Top Tourist Attractions of Rio de Janeiro
| by Assia A. |
| Last Updated April 13, 2023 |
- This Destination Has a Free Tour offer
Rio de Janeiro is the second-largest populated city in Brazil and the third in South America. It is located on a series of beautiful beaches along the Atlantic Ocean on the mainland side of Rio de Janeiro State. The setting is so spectacular that UNESCO has cited the stunning location as one of the world’s heritage sites. UNESCO’s acclaim wasn’t just about the beauty of nature, but also about the urban design and the mix of architecture and green spaces that defined the city’s growth.
The city was founded by Portuguese colonists in the 16th century and became the port for the shipment of gold from the inland mining areas. It was the capital of Brazil from 1763 until 1960 when it became Brasilia.
Rio has long been aware of its physical assets. From its mountain backdrop to its broad, sandy beaches and busy harbors, Rio knows what it has. And, it has used that knowledge to enhance the landscape with some beautiful buildings, lush green spaces, and vibrant neighborhoods.
Rio is one of the world’s most popular destinations, but there’s so much more to do than just party in Rio. We’ll show you what there is to see, from the Copacabana and Botafogo beaches to the Cidade Maravilha (Marvelous City) favelas to historic churches and museums in our compiled list of top tourist attractions of Rio de Janeiro.
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Christ the Redeemer (Cristo Redentor)
The Giant Christ Statue is one of the most recognizable symbols of Rio de Janeiro, Brazil, on Corcovado Mountain. The statue stands over 709 meters above sea level, has become a symbol for Rio featuring the city to the world.
This world-famous landmark was built between 1922 and 1931, Brazilian Catholics contributed to financing the entire project.
The Art Deco statue was made by Polish-French sculptor Paul Landowski and then engineered by Brazilian engineer Heitor da Silva Costa and French engineer Albert Caquot.
The figure is made of concrete and soapstone, standing at 30 meters tall, and has arms that stretch 28 meters. It weighs 635 metric tons. The bottom of the base is eight meters high; it has a chapel inside those hosts ceremonies including weddings & baptisms.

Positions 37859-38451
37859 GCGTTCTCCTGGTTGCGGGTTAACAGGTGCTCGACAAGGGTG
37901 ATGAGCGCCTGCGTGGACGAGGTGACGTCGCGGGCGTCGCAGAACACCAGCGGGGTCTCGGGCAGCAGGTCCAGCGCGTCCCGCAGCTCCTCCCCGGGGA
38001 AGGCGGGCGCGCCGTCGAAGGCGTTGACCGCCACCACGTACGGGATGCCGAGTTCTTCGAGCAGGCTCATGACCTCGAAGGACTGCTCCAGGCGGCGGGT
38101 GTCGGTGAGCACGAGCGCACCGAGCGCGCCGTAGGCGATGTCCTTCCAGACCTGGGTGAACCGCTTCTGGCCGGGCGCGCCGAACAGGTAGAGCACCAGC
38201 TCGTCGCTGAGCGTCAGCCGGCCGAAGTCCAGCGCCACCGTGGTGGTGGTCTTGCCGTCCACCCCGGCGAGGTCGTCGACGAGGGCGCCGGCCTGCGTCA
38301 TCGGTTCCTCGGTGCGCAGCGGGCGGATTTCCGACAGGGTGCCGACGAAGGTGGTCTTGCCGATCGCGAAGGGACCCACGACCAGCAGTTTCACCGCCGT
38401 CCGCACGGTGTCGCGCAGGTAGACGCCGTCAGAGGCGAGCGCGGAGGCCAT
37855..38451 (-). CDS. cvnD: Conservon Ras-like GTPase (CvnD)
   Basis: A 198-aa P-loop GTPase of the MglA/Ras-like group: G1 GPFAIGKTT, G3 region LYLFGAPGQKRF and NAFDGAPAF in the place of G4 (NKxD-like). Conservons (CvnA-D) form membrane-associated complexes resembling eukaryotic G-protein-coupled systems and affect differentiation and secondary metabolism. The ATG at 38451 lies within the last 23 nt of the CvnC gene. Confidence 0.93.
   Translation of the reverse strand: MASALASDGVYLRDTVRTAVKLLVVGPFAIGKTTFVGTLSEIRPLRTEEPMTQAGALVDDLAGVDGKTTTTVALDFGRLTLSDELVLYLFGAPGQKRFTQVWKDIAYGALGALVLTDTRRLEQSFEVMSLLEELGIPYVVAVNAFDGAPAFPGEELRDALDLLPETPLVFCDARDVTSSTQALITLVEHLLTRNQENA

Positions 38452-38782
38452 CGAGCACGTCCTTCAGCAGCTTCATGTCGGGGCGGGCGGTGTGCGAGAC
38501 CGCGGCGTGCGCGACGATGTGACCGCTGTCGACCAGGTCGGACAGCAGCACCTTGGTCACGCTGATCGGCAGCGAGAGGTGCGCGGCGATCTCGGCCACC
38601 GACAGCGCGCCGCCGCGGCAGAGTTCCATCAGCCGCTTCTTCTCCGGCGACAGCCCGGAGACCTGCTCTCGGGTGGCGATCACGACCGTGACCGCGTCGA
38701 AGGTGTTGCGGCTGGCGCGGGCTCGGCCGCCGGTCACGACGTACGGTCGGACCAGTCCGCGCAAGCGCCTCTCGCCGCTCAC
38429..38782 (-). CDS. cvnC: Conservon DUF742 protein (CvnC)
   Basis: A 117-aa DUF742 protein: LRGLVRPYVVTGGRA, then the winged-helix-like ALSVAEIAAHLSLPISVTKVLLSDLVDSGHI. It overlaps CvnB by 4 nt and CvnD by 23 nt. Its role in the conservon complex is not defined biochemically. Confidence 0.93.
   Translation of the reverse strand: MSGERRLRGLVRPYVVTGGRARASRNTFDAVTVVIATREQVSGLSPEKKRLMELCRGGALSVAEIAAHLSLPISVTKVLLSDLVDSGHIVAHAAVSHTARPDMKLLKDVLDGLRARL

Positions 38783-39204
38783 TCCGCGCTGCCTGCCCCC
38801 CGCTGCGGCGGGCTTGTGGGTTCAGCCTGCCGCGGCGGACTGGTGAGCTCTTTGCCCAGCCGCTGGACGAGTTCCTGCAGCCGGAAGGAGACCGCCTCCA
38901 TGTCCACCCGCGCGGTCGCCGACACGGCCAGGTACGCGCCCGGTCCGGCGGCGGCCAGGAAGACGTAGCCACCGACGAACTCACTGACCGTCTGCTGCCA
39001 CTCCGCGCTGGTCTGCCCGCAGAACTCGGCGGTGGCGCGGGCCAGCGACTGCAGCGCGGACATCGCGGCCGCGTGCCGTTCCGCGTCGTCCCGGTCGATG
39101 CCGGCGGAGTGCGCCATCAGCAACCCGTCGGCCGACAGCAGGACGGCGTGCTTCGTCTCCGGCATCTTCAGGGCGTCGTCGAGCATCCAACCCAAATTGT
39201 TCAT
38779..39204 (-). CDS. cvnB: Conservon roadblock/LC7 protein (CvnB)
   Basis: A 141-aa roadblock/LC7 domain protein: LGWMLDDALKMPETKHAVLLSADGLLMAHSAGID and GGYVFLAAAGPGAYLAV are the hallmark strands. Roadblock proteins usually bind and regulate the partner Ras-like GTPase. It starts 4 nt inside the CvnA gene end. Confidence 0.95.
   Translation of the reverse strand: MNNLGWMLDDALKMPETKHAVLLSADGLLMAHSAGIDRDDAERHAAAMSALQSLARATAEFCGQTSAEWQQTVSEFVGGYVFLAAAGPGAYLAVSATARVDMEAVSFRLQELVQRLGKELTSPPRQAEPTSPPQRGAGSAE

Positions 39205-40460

The statue is a major tourist attraction of Rio and can be reached by taking the Corcovado Rack Railway. This track starts at Rua do Cosme Velho and winds its way up to the statue passing through Tijuca National Park.
You can visit Christ the Redeemer without the typical crowds. With the dawn’s early light and by early morning light on a guided tour, you’ll get to see the Christ the Redeemer statue on the top of Sugarloaf Mountain.
The rock of the Sugarloaf, a cliff-like formation that rises 394 meters above the bay, is one of Rio de Janeiro’s most recognizable landmarks that is most visited by both locals and tourists. It can be reached by a cable car from Praça General Tibúrcio.
A second cable car runs from the lower peak of Morro da Urca to the top of Sugarloaf, to get a good view of what makes Rio such a great destination, you can see the entire mountainous coast that rings the bay and its islands from this viewpoint.
At the foot of Sugarloaf, you can find the 100-meter Praia da Urca beach which is close to the location of the city’s original center. You can also see the star-shaped Fort São João on Cara de Cão, one of the city’s three forts that date back to the 16th century which is open to the public.
Few cities boast a beautiful sand beach at their center and one that stretches four kilometers along one side of the downtown. The view from Rio’s famous beach is stunning, a few steps away from its sands you will find Avenida Atlântica, Avenida Nossa Senhora de Copacabana, and the neighboring smaller streets where you’ll find enchanting century-old buildings, luxury hotels, and the city’s finest restaurants and cafés.